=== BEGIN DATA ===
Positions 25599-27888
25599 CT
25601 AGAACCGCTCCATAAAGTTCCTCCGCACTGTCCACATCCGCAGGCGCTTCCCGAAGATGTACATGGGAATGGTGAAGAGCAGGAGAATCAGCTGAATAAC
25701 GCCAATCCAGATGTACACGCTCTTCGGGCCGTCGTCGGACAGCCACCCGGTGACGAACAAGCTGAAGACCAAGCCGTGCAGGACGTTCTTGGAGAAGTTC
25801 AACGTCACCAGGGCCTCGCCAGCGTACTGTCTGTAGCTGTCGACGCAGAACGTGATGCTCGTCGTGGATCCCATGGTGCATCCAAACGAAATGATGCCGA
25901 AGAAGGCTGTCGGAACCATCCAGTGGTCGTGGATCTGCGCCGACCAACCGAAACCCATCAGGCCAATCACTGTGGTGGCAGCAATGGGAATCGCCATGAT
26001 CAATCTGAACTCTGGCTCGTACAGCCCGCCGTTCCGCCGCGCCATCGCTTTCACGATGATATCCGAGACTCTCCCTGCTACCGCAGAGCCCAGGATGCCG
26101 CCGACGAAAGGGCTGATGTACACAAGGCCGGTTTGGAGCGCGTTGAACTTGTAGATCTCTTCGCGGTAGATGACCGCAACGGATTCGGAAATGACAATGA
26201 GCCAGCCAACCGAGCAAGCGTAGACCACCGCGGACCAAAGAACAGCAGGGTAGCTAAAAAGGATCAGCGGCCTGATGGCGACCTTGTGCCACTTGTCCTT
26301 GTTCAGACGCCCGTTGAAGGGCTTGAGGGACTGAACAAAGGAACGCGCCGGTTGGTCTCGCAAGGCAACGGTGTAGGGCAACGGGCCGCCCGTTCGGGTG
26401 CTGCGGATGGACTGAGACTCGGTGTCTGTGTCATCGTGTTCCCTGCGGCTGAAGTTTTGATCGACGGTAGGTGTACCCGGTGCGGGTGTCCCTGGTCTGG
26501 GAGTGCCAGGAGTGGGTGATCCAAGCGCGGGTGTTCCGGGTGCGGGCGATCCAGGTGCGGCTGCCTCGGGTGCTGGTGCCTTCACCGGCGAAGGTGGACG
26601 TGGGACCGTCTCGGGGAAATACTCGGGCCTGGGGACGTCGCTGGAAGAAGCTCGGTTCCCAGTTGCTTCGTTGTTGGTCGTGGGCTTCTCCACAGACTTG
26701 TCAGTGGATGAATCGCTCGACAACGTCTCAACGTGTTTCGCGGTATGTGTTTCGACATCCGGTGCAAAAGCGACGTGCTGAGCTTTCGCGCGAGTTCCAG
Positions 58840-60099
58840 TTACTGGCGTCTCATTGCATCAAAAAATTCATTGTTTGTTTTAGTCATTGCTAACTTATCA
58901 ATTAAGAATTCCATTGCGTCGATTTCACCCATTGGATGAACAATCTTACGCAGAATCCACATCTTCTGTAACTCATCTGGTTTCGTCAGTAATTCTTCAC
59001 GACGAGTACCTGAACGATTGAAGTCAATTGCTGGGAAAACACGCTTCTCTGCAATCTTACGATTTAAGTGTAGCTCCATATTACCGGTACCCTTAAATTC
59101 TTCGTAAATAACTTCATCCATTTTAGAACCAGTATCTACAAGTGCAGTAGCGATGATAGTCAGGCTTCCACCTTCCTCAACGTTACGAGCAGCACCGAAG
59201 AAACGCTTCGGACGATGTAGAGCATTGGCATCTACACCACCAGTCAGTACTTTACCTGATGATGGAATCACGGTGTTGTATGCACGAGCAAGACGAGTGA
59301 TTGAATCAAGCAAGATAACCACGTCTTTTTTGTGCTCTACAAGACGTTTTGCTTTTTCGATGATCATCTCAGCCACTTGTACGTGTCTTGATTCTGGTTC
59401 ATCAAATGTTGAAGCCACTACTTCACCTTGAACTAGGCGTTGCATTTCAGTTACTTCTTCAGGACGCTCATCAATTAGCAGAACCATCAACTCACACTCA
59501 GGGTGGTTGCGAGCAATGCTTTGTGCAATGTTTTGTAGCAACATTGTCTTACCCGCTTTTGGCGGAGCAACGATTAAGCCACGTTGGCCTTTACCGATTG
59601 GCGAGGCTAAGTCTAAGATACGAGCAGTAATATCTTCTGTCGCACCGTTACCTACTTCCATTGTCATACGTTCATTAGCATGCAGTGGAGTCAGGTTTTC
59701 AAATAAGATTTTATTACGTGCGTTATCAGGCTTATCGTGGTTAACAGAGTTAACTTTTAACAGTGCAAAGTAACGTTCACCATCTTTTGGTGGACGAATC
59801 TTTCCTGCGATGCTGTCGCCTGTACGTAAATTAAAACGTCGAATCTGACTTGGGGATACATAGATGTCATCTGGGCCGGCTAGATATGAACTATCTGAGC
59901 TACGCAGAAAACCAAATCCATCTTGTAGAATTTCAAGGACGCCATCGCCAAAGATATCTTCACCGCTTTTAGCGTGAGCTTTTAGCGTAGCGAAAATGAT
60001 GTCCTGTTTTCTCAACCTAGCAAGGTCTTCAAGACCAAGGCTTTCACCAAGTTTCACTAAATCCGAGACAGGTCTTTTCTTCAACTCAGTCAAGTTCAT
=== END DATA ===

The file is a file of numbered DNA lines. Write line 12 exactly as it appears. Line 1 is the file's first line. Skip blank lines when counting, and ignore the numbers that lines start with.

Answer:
26501 GAGTGCCAGGAGTGGGTGATCCAAGCGCGGGTGTTCCGGGTGCGGGCGATCCAGGTGCGGCTGCCTCGGGTGCTGGTGCCTTCACCGGCGAAGGTGGACG